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Why India should't get too excited about Trump's new Afghanistan policy

Catch Team | Updated on: 2 September 2017, 14:15 IST
(JONATHAN ERNST/POOL/AFP)

US President Donald Trump may be right about Pakistan needing to take the right steps to take on extremists in the region, but India should't get too excited about the harsh words. Instead, India must continue it aggressive diplomatic manoeuvring, especially with the Afghans.

Taking a hard line

On 21 August, President Trump was not reserved in his comments when he stated that Pakistan “often gives safe haven to agents of chaos, violence, and terror.”

The New York Times recently reported that the Trump administration has notified Congress on how $255 million in military assistance is being put into an escrow account. This basically implies that the money would only be released only and when Pakistan meets the conditions that it acts more on terror groups active in Afghanistan.

But when the US and India, who are strategic partners, have seen expanded cooperation and a deepening of ties, shouldn’t India expect more pressure on Pakistan to act against groups which have been launching attacks on India - such as the Lashkar-e-Taiba (LeT) and Jaish-e-Mohammed (JeM), among others?

Growing Indian influence in Afghanistan

Analysts say there is a need to look at the bright side of the new Afghan policy of the Trump administration where he asked India to do more of development work. It was a recognition of India’s development work in the country, which include, among other things, the Salma Dam in Herat and the new Parliament building in Kabul.

Pakistan does not want Indian influence to increase in Afghanistan. But more development work would do exactly that. India has been reluctant to get drawn into the military side of the conflict and has thus far focused on capacity building.

One analyst points out that the nod for more Indian investment and outreach in Afghanistan is one reason why the Pakistani Army is unnerved by the new policy. Pakistani NSA Nasser Janjua hinted as much when he said the new policy would create regional imbalance, a clear reference to India.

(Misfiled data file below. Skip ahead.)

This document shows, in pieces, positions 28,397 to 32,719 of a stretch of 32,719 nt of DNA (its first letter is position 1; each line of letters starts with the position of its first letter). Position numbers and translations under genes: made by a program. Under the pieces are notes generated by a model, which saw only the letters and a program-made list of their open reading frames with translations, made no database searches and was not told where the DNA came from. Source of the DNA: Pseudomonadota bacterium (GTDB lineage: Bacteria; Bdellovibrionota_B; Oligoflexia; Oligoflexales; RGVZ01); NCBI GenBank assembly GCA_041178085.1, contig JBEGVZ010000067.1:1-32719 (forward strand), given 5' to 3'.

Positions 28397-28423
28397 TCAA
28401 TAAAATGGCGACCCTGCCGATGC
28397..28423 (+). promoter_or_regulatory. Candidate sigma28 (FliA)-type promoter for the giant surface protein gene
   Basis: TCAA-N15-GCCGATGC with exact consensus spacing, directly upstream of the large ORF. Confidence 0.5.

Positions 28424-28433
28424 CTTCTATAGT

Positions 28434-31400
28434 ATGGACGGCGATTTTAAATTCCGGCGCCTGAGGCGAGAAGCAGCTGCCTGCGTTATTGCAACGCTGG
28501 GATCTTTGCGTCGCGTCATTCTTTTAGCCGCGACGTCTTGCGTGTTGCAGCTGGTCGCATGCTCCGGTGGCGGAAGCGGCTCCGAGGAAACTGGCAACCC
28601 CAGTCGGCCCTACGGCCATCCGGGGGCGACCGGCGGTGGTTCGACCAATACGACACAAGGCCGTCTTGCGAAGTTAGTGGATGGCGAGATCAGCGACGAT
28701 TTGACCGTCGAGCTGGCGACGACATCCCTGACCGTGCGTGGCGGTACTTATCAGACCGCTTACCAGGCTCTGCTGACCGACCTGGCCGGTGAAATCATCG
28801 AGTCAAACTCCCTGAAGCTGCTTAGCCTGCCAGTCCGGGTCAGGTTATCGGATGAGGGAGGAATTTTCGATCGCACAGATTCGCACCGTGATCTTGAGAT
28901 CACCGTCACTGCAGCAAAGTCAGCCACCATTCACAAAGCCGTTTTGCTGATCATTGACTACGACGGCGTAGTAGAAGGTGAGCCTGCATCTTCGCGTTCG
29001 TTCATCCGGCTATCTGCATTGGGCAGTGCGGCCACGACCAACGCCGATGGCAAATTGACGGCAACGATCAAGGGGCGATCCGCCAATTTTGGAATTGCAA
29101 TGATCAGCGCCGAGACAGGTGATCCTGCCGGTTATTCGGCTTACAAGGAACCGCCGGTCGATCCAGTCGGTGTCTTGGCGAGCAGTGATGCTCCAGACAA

The hunt is on

Meanwhile, it seems US frustration is more focussed on Haqqani Network and the Taliban, who have a history of close coordination have been launching attacks on US assets in Afghanistan. Trump wants to talk to Taliban, but only once they abandon violence - something which looks unlikely if Pakistan were to continue its support.

The former has had a history of even targeting Indian establishments. The Trump Administration wants Pakistan to crackdown. He said as much when he announced the new Afghan policy.

“Today, 20 US designated foreign terrorist organisations are active in Pakistan and Afghanistan — the highest concentration in the world. For its part Pakistan often gives safe havens to agents of chaos, violence and terror,” Trump said.

“We have been paying Pakistan billions and billions of dollars at the same time they are housing the very terrorists that we are fighting,” Trump said in his address. “But that will have to change, and that will change immediately,” he said.

This is not the first time that Americans are frustrated over Pakistani support to groups like the Taliban. Annual assistance has dwindled since 2011 when it reportedly touched $35 billion. In 2016, it fell below $1 billion.

Regional reactions

Pakistan put up a stern face after Trump’s announcement of the new policy.

"We are not looking for any material or financial assistance from USA, but trust, understanding and acknowledgement of our contributions," Pakistani Army Chief General Qamar Javed Bajwa reportedly told US Ambassador David Hale in Islamabad.

An analyst points out that India should not expect much from the US on Pakistan’s support to groups targeting India. The Americans, despite that harsh statement, he says, seem to using a conciliatory approach towards Pakistan, which India should be watchful of.

Ambassador Hale also appears to have gone into a damage control mode after Trump’s address as can be seen with his meetings with both Bajwa and Janjua. In his meeting with Janjua, according to a press release issued by the latter’s office, the envoy is said to have told Pakistan on how Trump did not blame Pakistan on failure of war on terror in Afghanistan and how the US was aware of Pakistan’s reservation on India’s role in Afghanistan.

First published: 2 September 2017, 14:15 IST
 
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